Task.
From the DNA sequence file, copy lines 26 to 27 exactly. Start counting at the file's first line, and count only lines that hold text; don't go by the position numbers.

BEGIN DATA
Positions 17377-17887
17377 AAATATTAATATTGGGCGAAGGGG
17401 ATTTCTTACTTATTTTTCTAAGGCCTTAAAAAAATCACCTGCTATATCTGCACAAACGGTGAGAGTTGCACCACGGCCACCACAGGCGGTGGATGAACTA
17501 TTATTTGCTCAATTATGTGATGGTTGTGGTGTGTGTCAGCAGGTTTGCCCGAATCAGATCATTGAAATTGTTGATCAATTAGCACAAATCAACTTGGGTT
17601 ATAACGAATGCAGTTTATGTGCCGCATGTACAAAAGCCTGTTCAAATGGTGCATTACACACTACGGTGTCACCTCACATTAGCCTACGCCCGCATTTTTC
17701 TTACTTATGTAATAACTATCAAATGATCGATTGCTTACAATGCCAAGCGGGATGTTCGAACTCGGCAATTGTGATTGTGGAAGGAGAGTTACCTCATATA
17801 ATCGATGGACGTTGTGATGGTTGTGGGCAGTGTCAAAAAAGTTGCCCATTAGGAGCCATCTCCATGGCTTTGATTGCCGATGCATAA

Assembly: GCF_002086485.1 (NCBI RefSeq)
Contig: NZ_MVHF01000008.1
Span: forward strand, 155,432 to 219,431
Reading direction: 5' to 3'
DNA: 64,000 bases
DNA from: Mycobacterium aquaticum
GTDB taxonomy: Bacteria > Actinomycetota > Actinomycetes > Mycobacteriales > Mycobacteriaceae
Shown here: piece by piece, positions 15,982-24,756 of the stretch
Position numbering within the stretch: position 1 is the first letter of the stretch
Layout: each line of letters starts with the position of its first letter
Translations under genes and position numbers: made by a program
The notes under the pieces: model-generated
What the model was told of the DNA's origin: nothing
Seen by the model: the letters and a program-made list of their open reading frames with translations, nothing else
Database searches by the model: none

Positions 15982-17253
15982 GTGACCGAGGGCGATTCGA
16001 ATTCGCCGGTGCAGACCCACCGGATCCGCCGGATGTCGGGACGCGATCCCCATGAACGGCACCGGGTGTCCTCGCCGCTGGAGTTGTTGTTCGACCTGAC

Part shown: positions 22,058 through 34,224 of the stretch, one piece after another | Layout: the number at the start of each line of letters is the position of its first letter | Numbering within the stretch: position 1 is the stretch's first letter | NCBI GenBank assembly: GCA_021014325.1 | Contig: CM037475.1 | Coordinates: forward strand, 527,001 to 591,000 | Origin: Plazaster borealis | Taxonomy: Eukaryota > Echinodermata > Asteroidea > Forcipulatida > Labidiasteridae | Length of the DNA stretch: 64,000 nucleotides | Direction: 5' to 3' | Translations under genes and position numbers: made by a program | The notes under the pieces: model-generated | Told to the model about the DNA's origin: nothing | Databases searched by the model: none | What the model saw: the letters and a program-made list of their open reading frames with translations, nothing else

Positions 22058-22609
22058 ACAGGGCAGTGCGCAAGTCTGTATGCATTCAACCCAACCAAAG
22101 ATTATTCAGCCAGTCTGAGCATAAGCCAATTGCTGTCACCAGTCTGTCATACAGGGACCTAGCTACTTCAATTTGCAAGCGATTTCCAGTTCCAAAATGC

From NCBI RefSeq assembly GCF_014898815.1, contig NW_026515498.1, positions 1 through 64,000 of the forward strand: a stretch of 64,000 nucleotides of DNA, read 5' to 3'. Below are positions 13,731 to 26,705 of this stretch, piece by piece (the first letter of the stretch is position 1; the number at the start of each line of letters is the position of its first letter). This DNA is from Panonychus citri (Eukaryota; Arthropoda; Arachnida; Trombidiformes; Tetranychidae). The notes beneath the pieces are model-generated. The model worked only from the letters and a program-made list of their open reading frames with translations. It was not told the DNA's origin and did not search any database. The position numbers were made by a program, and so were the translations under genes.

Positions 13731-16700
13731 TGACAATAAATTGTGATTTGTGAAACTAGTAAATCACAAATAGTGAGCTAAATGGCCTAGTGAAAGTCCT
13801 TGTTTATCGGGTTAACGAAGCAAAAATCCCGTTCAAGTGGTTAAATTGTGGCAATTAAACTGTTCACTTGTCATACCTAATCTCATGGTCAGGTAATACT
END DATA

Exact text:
Part shown: positions 22,058 through 34,224 of the stretch, one piece after another | Layout: the number at the start of each line of letters is the position of its first letter | Numbering within the stretch: position 1 is the stretch's first letter | NCBI GenBank assembly: GCA_021014325.1 | Contig: CM037475.1 | Coordinates: forward strand, 527,001 to 591,000 | Origin: Plazaster borealis | Taxonomy: Eukaryota > Echinodermata > Asteroidea > Forcipulatida > Labidiasteridae | Length of the DNA stretch: 64,000 nucleotides | Direction: 5' to 3' | Translations under genes and position numbers: made by a program | The notes under the pieces: model-generated | Told to the model about the DNA's origin: nothing | Databases searched by the model: none | What the model saw: the letters and a program-made list of their open reading frames with translations, nothing else

Positions 22058-22609